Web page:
Town Talk Features

One Patient’s Story: Jamierson Montgomery

In February 2017, Jamie Montgomery found out she was pregnant with her first child. While the news was a surprise, she was excited to start a family. As an older expectant mother, Montgomery was warned that her baby might have health issues. After bloodwork, a chromosomal defect was detected (diagnosed as Down syndrome at birth), and her first ultrasound revealed a complex heart defect known as tetralogy of Fallot. It affects the structure of the heart and causes oxygen-poor blood to flow throughout the body. Despite these challenges and others, her son, Jamierson, is now a thriving 1-year old, thanks in part to the care he receives at SSM Health Cardinal Glennon Children’s Hospital.

“I knew the best thing I could do for my son was to educate myself,” Montgomery says of learning about the potential complications. Since Down syndrome was a possibility, she researched the condition and joined a Facebook group for moms. The cardiac defect was more difficult to prepare for, she notes, since it would require open heart surgery. Montgomery was referred to the St. Louis Fetal Care Institute (FCI) at SSM Health Cardinal Glennon and recalls her initial visit to the hospital as a bright spot during a difficult time. “It was the first good appointment I had during my pregnancy,” she says. “At other appointments, doctors kept telling me about developmental problems, and it put me in a bad place. The doctors at SSM Health Cardinal Glennon were calm and caring, and they gave me peace of mind.”

After Jamierson was born, Montgomery learned that he had other problems, including bilateral club feet and obstructive sleep apnea. For support, she met with Nancy McEuen, family navigator for the Bridge4STL Program, which connects at-risk parents with pediatricians, obstetricians and social workers. Montgomery has been unable to work a traditional job since Jamierson was born and says the support she receives from the hospital and Bridge4STL has been integral in helping with everything from care coordination and baby supplies to referrals to other agencies. “We were connected with the perfect people at the right time,” she says. “It was eye-opening to have people show me such support.”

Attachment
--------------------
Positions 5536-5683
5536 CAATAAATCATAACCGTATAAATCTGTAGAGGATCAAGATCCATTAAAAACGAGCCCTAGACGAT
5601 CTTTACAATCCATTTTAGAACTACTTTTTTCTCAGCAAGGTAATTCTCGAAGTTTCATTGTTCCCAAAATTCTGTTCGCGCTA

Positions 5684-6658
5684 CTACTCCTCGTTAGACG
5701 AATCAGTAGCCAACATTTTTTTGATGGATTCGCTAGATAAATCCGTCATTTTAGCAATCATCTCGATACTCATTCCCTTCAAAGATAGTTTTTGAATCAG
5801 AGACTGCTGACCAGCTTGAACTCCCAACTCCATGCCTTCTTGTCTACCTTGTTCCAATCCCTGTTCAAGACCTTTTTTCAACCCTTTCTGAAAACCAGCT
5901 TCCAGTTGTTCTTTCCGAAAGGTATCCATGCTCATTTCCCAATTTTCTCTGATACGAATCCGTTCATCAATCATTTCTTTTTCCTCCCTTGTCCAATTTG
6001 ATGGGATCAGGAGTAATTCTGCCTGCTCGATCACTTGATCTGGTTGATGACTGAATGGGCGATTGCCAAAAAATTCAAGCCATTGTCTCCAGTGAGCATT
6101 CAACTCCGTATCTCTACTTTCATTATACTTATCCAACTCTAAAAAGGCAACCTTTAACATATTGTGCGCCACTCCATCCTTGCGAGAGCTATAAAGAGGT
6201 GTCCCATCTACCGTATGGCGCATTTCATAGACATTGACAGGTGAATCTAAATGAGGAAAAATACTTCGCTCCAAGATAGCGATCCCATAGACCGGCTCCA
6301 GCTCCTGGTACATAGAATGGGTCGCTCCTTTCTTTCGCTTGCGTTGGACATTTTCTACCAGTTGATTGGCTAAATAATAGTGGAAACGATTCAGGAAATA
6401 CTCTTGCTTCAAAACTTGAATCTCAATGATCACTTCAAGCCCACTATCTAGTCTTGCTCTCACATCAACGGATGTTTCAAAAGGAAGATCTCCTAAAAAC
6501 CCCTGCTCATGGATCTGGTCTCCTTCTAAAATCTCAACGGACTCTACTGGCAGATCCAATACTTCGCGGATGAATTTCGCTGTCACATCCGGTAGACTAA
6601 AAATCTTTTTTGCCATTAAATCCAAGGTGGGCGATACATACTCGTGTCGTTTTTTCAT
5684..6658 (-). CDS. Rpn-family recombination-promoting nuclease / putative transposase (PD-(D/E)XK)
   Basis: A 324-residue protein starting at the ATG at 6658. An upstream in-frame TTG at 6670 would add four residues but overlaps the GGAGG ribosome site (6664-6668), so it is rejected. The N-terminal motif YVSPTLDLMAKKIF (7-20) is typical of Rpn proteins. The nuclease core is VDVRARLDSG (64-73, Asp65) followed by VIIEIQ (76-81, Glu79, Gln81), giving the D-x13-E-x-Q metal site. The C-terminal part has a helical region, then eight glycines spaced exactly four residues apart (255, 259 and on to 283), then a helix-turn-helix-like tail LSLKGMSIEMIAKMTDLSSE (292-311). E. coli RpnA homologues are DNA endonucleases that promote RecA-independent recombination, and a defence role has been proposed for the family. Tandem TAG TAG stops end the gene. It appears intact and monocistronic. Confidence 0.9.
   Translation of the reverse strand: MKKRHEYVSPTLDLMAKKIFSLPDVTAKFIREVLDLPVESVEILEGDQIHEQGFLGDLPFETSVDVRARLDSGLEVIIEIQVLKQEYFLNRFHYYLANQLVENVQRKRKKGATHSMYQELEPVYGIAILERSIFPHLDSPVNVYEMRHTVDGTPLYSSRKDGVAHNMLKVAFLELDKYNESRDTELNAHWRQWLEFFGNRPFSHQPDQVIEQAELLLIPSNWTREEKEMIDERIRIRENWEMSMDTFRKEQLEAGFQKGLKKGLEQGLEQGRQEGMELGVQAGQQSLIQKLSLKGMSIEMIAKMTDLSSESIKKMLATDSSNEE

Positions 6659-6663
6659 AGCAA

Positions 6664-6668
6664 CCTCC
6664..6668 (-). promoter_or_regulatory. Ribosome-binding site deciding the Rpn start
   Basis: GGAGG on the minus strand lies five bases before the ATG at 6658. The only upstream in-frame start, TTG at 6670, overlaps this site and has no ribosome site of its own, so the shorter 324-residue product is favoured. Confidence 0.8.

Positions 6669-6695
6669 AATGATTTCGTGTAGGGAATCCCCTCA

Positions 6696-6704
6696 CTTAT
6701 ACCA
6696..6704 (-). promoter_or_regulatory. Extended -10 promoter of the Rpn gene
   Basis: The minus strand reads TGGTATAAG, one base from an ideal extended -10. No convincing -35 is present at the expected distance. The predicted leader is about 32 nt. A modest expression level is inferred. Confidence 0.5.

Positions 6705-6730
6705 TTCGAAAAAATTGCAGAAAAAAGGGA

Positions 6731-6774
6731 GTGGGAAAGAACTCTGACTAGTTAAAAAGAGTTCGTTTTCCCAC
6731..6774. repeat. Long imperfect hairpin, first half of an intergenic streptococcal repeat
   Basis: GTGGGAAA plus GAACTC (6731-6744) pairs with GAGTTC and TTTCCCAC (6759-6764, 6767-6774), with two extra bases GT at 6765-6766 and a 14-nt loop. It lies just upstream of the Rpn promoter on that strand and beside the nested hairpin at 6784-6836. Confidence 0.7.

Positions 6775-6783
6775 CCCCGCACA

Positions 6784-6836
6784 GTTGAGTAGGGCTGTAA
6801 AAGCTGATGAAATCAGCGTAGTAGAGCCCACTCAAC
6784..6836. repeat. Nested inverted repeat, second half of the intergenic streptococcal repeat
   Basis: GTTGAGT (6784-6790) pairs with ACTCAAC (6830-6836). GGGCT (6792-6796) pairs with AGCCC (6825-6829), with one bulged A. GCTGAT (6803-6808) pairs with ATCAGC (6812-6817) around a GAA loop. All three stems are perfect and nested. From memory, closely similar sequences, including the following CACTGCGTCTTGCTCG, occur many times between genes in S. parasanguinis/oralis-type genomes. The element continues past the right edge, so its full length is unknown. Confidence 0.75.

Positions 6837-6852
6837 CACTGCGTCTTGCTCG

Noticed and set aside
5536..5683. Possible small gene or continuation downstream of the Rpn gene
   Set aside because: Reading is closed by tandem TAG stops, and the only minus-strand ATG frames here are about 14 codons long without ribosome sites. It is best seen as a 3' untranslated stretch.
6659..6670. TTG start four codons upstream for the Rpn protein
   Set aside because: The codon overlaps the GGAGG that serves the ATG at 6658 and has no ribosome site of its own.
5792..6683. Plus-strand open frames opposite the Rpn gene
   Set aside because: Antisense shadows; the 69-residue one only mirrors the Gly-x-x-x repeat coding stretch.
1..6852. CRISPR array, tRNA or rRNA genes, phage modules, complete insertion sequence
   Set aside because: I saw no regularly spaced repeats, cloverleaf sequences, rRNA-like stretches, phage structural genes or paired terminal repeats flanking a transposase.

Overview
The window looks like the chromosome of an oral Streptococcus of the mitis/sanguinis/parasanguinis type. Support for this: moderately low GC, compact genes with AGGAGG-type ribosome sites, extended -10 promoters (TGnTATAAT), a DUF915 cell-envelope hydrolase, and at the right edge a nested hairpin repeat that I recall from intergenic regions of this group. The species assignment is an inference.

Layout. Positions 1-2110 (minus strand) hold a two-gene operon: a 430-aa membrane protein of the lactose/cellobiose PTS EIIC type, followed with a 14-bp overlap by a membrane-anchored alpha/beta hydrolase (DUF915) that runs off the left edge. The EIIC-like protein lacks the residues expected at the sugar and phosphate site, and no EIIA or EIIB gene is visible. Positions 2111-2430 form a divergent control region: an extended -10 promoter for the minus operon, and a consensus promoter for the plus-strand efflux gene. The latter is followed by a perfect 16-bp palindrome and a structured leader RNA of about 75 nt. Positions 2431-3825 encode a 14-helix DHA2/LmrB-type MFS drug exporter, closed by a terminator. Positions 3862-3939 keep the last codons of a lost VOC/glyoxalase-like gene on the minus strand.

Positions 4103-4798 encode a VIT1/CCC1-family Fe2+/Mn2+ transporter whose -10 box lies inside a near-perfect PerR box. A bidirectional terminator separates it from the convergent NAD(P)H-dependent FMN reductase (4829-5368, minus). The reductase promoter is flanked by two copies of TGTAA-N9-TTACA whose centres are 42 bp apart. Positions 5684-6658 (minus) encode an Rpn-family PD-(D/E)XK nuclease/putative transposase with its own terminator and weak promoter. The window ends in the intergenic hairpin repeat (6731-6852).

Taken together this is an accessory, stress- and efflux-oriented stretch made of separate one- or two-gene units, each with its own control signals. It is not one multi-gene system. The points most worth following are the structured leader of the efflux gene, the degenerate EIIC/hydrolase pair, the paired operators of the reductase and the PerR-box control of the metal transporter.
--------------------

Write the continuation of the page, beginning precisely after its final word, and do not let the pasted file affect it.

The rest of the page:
The past year has not been easy for Montgomery and her son. “It can be overwhelming, but we make it work,” she says. “My baby has so much strength and courage. He inspires me.” In addition to heart surgery for tetralogy of Fallot, Jamierson underwent surgery to correct his club feet. He has regular visits at the Danis Pediatric Center at Cardinal Glennon with Dr. Joshua Arthur and Dr. Abraham Zabih. Montgomery is grateful for the attention her son receives from doctors, nurses and staff. “You’d think he was celebrity,” she jokes. “Everyone wants to know what’s going on with Jamierson when he comes in.”

He also participates in Reach Out and Read, the beneficiary program of the Glennon Card fundraiser this year. The program provides books to patients between the ages of 6 months and 5 years to promote early literacy. Jamierson already has received two books, and Danis Pediatric staff made sure the selections featured his favorite character Elmo or were written by Dr. Seuss. “We’re both excited to read them,” Montgomery says. “It’s wonderful that they remembered what he likes so he can have books he loves.”

Montgomery says this level of consideration is par for the course for hospital staff. She recalls Elizabeth Rhyne, PNP, working tirelessly to find a solution when Jamierson was having difficulty eating. Rhyne and McEuen also joined Montgomery and Jamierson at the area Step Up for Down Syndrome walk this summer. “They took time out of a busy weekend to support my son, and that really stands out to me,” Montgomery says. “I couldn’t have made a better choice of hospital and doctors.”

Pictured above: Jamie Montgomery with Jamierson.

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